Category Archives: Flow Tests

White Dog Racing FMIC Flow Testing

As a follow-on to the initial flow testing performed with the White Dog Racing Front Mount Intercooler I wondered what the airflow through each half of the FMIC would be.

I attached the WDR FMIC to the flow bench again, this time using a thick piece of plastic to cover one of the inlets and then sliding the coupler hose over the plastic to hold it in place and form a seal.

WDR FMIC Single Inlet Flow Test
WDR FMIC Single Inlet Flow Test

Then with just a single inlet open I tested the intercooler again.

WDR Single Inlet Results
WDR Single Inlet Results

I was a bit surprised by the difference in airflow readings between the two halves.  The passenger side is flowing approximately 14% more than the driver’s side.

White Dog Racing FMIC
White Dog Racing FMIC

Each half of the core has the same number of charge rows, 17.

Based on the physical appearance of the cores the only immediately obvious difference that I would guess to be causing the difference is the longer exit path that the air from the driver’s side flows through on the top side of the cores prior to exiting the FMIC.

Behold… the Unicorn!

White Dog Racing FMIC
White Dog Racing FMIC

After numerous failed efforts over the years to get a hold of a Front Mount Intercooler for flow testing, White Dog Racing sent over their product, which arrived today.

Numerous bungee cords were recruited to hold it above the flow bench for the testing.

The results of the flow test are:

The red bar shows the airflow through the FMIC core without the inlet hump hoses attached.

The pattern when adding the hoses to the inlets has been for the airflow through the core to increase, that was the case with this FMIC as shown by the blue bar

This setup is not very appropriate for comparing with the SMIC’s that I have previously tested since the SMIC’s were tests of a single core, and the SMIC cores were attached straight to the bench, where this FMIC required the elbow silicone coupler to attach to the bench.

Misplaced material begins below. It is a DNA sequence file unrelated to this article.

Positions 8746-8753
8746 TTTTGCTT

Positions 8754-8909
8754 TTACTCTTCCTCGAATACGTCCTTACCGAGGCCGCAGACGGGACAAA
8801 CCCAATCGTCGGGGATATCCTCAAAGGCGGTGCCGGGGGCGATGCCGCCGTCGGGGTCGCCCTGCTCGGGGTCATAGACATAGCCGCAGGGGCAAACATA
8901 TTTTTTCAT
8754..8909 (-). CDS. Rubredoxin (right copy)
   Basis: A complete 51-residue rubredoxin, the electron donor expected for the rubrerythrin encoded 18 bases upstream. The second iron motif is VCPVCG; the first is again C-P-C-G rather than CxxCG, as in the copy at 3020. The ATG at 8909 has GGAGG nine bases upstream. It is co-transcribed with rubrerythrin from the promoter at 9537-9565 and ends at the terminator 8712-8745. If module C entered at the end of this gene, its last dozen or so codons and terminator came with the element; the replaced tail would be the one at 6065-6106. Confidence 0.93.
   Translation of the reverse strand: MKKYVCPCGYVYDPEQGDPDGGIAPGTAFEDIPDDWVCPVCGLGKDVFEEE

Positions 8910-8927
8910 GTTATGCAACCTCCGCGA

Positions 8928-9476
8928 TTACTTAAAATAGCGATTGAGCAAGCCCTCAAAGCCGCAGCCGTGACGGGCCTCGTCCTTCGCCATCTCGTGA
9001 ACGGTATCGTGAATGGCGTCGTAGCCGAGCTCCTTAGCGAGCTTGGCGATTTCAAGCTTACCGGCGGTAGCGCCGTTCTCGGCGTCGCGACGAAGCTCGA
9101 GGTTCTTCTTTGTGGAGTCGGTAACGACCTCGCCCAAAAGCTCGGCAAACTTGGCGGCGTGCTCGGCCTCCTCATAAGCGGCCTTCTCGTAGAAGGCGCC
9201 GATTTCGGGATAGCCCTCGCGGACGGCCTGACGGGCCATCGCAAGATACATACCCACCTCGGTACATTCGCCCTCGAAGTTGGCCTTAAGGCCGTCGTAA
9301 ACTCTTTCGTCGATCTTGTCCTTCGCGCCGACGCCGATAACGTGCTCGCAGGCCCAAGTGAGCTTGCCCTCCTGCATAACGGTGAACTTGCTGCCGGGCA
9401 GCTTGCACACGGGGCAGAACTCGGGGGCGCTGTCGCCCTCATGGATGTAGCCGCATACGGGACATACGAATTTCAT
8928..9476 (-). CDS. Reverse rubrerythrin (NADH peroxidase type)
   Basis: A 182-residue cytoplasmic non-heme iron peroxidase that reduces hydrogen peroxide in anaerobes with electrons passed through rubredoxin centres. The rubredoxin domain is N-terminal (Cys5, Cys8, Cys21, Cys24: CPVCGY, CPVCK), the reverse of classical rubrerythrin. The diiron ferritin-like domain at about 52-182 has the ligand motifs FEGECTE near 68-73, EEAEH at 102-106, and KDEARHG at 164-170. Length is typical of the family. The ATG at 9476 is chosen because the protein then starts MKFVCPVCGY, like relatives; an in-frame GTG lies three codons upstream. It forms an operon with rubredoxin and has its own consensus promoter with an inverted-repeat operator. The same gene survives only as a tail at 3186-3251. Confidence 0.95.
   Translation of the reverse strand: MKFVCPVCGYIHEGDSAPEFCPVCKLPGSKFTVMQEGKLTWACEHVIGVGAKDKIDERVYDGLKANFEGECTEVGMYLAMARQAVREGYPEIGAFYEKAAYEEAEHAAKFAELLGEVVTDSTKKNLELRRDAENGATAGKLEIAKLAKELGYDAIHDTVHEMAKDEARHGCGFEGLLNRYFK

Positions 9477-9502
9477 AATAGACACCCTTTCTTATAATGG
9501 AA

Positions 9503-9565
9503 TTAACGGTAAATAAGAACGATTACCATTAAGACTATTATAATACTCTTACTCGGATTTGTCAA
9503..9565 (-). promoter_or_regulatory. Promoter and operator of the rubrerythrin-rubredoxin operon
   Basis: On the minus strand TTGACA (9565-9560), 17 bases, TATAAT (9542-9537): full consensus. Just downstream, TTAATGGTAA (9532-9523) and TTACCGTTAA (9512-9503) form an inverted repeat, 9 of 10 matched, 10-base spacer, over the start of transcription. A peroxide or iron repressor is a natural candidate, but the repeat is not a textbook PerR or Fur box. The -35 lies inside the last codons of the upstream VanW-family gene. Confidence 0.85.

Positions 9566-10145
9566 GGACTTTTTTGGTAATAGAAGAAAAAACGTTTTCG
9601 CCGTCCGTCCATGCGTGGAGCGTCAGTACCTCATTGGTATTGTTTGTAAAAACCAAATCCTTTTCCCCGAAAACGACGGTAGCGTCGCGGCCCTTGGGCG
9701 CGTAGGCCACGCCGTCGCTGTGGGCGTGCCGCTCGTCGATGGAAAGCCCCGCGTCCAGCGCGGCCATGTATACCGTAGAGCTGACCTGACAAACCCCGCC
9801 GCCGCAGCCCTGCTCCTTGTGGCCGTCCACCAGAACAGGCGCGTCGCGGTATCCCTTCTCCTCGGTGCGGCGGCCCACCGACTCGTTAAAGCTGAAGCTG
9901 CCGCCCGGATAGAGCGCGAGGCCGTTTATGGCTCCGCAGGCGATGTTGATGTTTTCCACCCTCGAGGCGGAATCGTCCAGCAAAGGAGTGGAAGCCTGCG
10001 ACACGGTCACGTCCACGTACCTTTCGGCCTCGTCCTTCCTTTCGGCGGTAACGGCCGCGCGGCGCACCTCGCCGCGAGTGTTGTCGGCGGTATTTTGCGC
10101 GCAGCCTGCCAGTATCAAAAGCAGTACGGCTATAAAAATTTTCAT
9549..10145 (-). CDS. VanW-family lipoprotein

The obvious next question after seeing the FMIC result is “how does that compare to the SMIC’s?”  I have included the highest flowing single SMIC that I have tested on the chart, the SRM SMIC, but it should be understood that this comparison between FMIC and SMIC is far from ideal.

RS6 Turbocharger Flowbench Test

All of the turbochargers I have had my hands on lately have been put on the flowbench to have the airflow through the turbine housing recorded.

The most recent B5 S4 suitable turbocharger to show up is a pair of the Audi RS6 K04 turbo’s.  Because in OEM form these will not fit on the 2.7T engine this pair has been modified to work with B5 S4 components.

Audi RS6/K04 Turbocharger mounted to Flowbench
Audi RS6/K04 Turbocharger mounted to Flowbench

Unlike with the TTE turbo’s that also showed up with turbo to downpipe studs firmly stuck in the turbine housing, I chose not to pay a shop to remove the studs out of the RS6 turbo’s turbine housing.  Instead I’ve modified the adapter used to attach the turbocharger to the flowbench to accommodate the studs.

Following alteration of the adapter I went through the normal process of testing an article on the flowbench, beginning with a calibration test.   Results of the flow test are shown below:

Audi RS6/K04 Turbocharger Flow Test
Audi RS6/K04 Turbocharger Flow Test

It is clear that the airflow through the RS6 turbine housing is substantially greater than of that through the RS4 K04 and FrankenTurbo F21 turbochargers.  (The F21, TTE550, and TC Stg1 flowed approximately the same so I have omitted the TTE550 and TC Stg1 data from the chart to make following the lines easier.)

I have found the results on the flow bench to correlate with the exhaust back-pressure readings that I have made on my S4.  That the RS6 K04 turbocharger is able to flow higher than RS4 K04’s comes as no surprise, the magnitude of the increase is the most noteworthy finding from this test.